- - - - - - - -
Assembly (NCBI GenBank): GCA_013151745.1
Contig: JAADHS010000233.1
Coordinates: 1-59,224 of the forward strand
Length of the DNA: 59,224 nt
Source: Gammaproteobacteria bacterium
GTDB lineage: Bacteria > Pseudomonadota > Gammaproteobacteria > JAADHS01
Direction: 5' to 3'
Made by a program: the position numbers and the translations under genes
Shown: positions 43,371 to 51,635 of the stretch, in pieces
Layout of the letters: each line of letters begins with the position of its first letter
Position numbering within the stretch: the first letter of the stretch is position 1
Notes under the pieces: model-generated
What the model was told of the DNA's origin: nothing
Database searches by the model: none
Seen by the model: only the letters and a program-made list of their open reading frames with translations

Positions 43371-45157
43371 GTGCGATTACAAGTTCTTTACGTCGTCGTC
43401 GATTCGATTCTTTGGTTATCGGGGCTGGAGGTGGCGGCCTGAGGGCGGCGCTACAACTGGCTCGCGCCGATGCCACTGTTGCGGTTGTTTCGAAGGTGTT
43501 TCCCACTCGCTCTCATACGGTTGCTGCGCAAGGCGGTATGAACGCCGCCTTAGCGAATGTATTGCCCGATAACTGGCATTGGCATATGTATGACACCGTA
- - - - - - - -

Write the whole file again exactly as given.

Assembly (NCBI GenBank): GCA_013151745.1
Contig: JAADHS010000233.1
Coordinates: 1-59,224 of the forward strand
Length of the DNA: 59,224 nt
Source: Gammaproteobacteria bacterium
GTDB lineage: Bacteria > Pseudomonadota > Gammaproteobacteria > JAADHS01
Direction: 5' to 3'
Made by a program: the position numbers and the translations under genes
Shown: positions 43,371 to 51,635 of the stretch, in pieces
Layout of the letters: each line of letters begins with the position of its first letter
Position numbering within the stretch: the first letter of the stretch is position 1
Notes under the pieces: model-generated
What the model was told of the DNA's origin: nothing
Database searches by the model: none
Seen by the model: only the letters and a program-made list of their open reading frames with translations

Positions 43371-45157
43371 GTGCGATTACAAGTTCTTTACGTCGTCGTC
43401 GATTCGATTCTTTGGTTATCGGGGCTGGAGGTGGCGGCCTGAGGGCGGCGCTACAACTGGCTCGCGCCGATGCCACTGTTGCGGTTGTTTCGAAGGTGTT
43501 TCCCACTCGCTCTCATACGGTTGCTGCGCAAGGCGGTATGAACGCCGCCTTAGCGAATGTATTGCCCGATAACTGGCATTGGCATATGTATGACACCGTA